Los Angeles Opera Preview: LUCIA DI LAMMERMOOR (Los Angeles Opera at the Dorothy Chandler Pavilion)

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by Tony Frankel on March 11, 2014

in Theater-Los Angeles


Lucia di Lammermoor, Gaetano Donizetti’s darkly romantic tale of honor, betrayal, loss and madness, opens this Saturday at the Dorothy Chandler Pavilion and plays through April 6. Directed by Elkhanah Pulitzer with scenic and projection design by the amazing Wendall K. Harrington (Tony-winner for The Who’s Tommy), this all-new production by Los Angeles Opera features fiery soprano Albina Shagimuratova A scene from LA Opera's LUCIA DI LAMMERMOOR.in the title role. You will also hear the original scoring for a glass harmonica during the famous mad scene. What it will not feature, fortunately, is most of the source material.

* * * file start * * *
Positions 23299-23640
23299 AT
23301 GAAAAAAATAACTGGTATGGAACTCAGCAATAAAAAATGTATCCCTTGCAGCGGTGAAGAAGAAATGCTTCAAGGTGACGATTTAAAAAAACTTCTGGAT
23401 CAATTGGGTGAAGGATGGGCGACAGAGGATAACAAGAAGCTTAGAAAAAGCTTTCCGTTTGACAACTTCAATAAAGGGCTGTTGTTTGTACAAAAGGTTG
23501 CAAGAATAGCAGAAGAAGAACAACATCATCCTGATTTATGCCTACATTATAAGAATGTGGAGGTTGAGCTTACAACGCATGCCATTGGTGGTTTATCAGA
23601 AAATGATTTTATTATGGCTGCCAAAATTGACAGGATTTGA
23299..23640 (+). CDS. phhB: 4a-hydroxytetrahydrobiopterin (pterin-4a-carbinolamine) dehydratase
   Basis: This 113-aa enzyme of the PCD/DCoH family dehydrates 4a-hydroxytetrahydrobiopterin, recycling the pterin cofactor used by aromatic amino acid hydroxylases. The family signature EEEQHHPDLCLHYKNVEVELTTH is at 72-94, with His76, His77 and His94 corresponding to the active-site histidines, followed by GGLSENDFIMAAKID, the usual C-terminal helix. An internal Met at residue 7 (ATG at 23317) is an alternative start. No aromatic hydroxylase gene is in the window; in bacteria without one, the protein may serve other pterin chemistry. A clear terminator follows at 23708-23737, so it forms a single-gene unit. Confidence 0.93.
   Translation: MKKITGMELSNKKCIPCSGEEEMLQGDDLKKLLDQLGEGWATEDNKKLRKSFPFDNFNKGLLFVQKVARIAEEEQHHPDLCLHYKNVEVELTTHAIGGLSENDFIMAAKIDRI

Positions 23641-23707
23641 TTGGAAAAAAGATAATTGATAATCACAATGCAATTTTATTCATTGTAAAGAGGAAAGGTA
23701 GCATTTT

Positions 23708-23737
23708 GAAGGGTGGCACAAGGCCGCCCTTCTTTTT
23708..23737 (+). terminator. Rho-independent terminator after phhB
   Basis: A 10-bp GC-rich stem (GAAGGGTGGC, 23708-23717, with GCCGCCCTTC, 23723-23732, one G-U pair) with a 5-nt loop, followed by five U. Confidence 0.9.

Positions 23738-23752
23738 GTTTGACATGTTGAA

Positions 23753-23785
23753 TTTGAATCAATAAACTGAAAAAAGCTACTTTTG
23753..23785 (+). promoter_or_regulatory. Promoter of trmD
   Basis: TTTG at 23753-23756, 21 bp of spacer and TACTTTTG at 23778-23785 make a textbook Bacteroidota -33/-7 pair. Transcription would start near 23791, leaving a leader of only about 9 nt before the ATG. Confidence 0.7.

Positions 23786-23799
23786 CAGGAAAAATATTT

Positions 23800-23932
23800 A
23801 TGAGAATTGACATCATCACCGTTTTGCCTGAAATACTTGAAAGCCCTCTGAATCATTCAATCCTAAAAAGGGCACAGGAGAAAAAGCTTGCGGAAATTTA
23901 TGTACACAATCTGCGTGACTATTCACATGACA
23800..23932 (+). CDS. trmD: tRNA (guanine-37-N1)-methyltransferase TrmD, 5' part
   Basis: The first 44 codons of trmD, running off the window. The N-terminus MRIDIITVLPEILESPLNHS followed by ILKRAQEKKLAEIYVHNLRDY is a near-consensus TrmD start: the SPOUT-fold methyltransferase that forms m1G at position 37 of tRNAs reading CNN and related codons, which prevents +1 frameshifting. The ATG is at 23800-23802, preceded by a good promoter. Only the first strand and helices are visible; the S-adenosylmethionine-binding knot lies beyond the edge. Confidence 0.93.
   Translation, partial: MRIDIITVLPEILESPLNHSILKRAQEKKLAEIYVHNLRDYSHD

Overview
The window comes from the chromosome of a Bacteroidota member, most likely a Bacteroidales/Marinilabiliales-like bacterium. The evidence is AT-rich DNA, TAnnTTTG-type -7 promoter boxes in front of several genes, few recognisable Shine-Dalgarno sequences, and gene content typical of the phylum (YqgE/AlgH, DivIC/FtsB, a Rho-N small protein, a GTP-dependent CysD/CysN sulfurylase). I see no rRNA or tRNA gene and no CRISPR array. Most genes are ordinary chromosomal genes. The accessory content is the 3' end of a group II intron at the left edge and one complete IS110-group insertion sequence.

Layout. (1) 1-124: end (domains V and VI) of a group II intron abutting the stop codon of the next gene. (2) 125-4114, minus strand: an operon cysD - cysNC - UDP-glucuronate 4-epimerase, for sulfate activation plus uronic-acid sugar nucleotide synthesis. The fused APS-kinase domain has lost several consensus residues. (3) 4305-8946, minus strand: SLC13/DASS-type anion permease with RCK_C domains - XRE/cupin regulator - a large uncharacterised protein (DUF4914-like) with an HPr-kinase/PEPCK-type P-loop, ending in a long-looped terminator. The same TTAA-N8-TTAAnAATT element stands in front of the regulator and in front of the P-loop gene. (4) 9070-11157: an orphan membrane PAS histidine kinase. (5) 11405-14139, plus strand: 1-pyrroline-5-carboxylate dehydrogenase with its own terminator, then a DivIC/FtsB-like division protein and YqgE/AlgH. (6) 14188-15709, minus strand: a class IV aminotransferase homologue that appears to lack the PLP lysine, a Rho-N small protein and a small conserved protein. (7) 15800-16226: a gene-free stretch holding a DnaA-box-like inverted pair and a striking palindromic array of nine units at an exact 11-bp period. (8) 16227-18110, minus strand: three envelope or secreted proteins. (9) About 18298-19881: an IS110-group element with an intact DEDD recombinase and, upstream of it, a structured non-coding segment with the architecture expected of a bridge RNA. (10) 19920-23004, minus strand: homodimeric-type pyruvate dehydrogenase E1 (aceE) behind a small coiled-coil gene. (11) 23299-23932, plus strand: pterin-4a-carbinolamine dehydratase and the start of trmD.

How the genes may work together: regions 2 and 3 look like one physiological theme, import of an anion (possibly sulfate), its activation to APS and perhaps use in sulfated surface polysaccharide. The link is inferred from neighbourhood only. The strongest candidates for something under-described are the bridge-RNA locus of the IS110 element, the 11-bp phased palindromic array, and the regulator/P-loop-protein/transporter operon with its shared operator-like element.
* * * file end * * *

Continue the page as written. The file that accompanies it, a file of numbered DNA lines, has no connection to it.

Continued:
In the year before his death, English critic and novelist Ford Madox Ford published a 900-page survey of world literature, The March of Literature: From Confucius’ Day to Our Own. In it, he has a few choice words for popular novelist Walter Scott, including the assessment “amateur literary hack.” In referencing Scott’s novels Rob Roy (1817) and Ivanhoe (1820), Ford wrote, “His literary merits are almost undiscoverable … We are no longer inclined to sit four hours over a book before the author will deign to give us some idea of what his story is.”

Albina Shagimuratova as Lucia in LA Opera's LUCIA DI LAMMERMOOR.I suspect that Salvadore Cammarano had the same thought when writing the Italian language libretto of Lucia Di Lammermoor, very loosely based upon Sir Walter’s sprawling historical novel The Bride of Lammermoor (1819). This tale of a scorned woman who becomes a deranged murderess is pure gothic horror, but it does—to say the least—meander, focusing not on the story’s tragic lovers but Scottish politics and daily life at the turn of the 18th century.